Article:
on their overall experience with the program, and emphasized the importance of
company-created and customer-created communication components in social media.
McCall and Voorhees (2010) also stressed the importance of future research on loyalty
programs to evaluate communication efforts that drive a sense of community in a
program. Online forums have the ability both to provide information and to foster a
sense of community among members by creating a social network. Although tangible
program attributes such as benets and rewards are easy to imitate,
communication-related aspects may be a way for programs to differentiate themselves
from the competition. Communication may both enhance the perceived benets and
invoke a sense of community through the quality of information and the communication
style. Therefore, for members of hotel loyalty programs, it is proposed that
communication has a signicant impact on program loyalty. (Is this needed?)
As technology advanced, different types of communication channels have been
utilized to reach out to consumers. Updated communication channels such as social
media are said to enhance a sense of community and thereby impact loyalty. Despite this
there is still a need for academic empirical research in this area (McCall and Voorhees,
2010) to examine the relationship of company-created and member-created
communication (both electronic and personal) and their dimensions (communication
style and information quality) on program loyalty. The purpose of this study is to
evaluate how company-created channels (program Web site and employees) and
member-created channels (traditional word-of-mouth and social media) impact program
members’ perceptions of communication style and information quality. Scant academic
research exists on communication style and information quality from company-created
and customer-created communication channels. Thus, this study contributes to the
literature on communication as it relates to loyalty. Further, studying these results will
assist marketers by investigating relationships between communication channels (and
dimensions of information quality and style) and antecedents of program loyalty for
hotel reward program members. The results reveal how marketers can impact program
loyalty more effectively through communication.
2. Literature review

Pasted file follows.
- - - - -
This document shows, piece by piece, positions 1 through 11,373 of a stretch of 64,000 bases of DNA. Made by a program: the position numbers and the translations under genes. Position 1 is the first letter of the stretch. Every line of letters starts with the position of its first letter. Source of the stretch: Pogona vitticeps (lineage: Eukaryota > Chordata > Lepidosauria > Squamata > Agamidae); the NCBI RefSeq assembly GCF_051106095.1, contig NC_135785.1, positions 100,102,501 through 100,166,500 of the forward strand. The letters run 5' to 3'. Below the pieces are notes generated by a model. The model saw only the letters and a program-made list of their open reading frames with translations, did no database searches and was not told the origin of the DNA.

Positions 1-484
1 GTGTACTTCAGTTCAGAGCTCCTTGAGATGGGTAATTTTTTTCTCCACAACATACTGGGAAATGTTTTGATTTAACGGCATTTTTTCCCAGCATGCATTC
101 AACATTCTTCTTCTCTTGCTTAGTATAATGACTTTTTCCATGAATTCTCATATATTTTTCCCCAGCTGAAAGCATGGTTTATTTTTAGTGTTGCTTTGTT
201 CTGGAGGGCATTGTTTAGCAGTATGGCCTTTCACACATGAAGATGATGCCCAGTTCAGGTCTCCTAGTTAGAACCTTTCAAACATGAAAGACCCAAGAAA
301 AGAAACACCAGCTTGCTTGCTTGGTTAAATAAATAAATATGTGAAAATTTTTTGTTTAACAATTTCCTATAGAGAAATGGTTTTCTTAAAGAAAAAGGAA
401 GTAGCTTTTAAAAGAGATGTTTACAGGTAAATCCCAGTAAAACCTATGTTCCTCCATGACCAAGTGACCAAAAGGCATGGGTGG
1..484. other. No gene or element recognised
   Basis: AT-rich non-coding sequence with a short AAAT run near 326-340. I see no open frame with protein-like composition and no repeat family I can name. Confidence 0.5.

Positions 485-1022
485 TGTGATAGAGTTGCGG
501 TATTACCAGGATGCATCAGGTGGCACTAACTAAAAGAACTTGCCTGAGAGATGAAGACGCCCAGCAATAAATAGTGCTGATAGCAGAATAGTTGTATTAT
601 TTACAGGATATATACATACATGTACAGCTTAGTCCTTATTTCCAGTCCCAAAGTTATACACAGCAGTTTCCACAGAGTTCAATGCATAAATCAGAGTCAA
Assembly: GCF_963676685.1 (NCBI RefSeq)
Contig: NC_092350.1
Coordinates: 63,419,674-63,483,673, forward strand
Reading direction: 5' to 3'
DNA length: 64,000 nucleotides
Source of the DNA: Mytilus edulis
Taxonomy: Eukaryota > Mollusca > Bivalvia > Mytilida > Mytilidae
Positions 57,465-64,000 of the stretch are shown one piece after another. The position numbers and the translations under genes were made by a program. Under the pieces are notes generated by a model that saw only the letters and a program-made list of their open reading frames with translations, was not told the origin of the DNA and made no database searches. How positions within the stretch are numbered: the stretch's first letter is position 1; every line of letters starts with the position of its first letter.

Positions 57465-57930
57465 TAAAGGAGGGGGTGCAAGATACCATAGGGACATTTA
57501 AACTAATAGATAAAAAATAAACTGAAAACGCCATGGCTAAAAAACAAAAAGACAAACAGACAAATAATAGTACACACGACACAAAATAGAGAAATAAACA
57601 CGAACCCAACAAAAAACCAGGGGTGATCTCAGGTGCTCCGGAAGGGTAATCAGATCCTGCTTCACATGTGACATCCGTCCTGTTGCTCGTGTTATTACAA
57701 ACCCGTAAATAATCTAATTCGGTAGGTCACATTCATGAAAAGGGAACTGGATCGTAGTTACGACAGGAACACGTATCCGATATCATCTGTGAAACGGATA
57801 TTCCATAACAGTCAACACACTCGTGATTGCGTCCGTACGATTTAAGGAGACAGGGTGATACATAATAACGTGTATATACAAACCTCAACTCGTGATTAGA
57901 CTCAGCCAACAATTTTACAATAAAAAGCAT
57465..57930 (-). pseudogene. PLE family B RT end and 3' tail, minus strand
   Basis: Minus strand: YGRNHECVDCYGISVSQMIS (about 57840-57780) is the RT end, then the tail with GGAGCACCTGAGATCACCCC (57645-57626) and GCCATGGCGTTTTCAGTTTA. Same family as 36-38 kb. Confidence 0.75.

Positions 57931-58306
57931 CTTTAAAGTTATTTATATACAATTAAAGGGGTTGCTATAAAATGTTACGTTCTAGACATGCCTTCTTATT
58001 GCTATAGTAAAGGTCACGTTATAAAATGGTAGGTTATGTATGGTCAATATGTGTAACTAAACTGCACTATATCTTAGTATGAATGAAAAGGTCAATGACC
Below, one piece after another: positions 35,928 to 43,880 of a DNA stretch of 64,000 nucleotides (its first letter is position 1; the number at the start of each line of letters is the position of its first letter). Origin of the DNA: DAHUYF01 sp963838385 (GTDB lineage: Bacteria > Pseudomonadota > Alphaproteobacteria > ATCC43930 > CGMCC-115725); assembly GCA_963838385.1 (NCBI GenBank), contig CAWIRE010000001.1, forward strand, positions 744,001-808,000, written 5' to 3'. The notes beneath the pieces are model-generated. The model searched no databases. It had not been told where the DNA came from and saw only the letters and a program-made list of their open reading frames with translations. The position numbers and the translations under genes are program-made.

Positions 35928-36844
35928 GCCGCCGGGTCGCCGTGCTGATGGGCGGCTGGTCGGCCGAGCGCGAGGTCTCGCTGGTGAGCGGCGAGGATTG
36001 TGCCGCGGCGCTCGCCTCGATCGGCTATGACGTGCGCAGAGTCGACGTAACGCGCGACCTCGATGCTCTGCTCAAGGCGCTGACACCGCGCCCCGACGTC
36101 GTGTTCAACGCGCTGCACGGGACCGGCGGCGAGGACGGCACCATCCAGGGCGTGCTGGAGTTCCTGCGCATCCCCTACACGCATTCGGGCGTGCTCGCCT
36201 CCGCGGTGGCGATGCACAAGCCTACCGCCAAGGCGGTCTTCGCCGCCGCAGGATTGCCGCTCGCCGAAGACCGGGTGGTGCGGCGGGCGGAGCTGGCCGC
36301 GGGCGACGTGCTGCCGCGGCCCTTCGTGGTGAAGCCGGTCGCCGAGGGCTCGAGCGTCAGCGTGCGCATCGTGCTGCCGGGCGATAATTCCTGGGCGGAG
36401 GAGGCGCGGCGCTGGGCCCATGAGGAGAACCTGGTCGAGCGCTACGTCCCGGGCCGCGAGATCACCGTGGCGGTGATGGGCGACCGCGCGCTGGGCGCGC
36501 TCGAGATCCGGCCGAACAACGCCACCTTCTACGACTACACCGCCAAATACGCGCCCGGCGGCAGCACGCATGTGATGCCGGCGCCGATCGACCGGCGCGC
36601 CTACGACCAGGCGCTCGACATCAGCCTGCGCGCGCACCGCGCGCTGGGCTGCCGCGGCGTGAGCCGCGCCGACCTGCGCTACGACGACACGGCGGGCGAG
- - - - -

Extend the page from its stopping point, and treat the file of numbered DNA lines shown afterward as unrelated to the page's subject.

2.1 Loyal customers and loyalty programs
Numerous studies emphasize the value of loyal customers. Petrick (2004) suggests that
loyal customers are more than just an immediate economic source; they also can act as
information channels that casually connect companies to potential customers such as
their friends, relatives and colleagues. Others suggest that loyal customers bring in new
customers through positive word-of-mouth and referrals, reducing the need for
advertising (Haywood, 1988;Kandampully, 1998;McAlexander et al., 2003;Reichheld
and Sasser, 1990;Rundle-Thiele and Mackay, 2001). In addition to making a purchase,
loyal customers express a preference for one company over others, praise the company,
say positive things about the company to others and recommend the company to others
(Zeithaml et al., 1996); potentially, the value of these actions can go far beyond purchase
behavior alone. Overall, retaining loyal customers has now become a must for success
and further, the ultimate goal for many businesses (Olsen et al., 2005).
The success of the early frequent yer loyalty programs from the airline industry
inspired a crossover into a variety of other industries, including hotels, and loyalty
programs are now one of the most popular marketing strategies to retain customers
(McCall and Voorhees, 2010). Companies implement loyalty programs to reward
valuable customers, to generate information in order to better understand and serve the
customer, to manipulate consumer behavior and to defend against the competition
(O’Malley, 1998). Ultimately, these programs pursue value-added, interactive and
long-term-focused relationships by identifying, maintaining and increasing the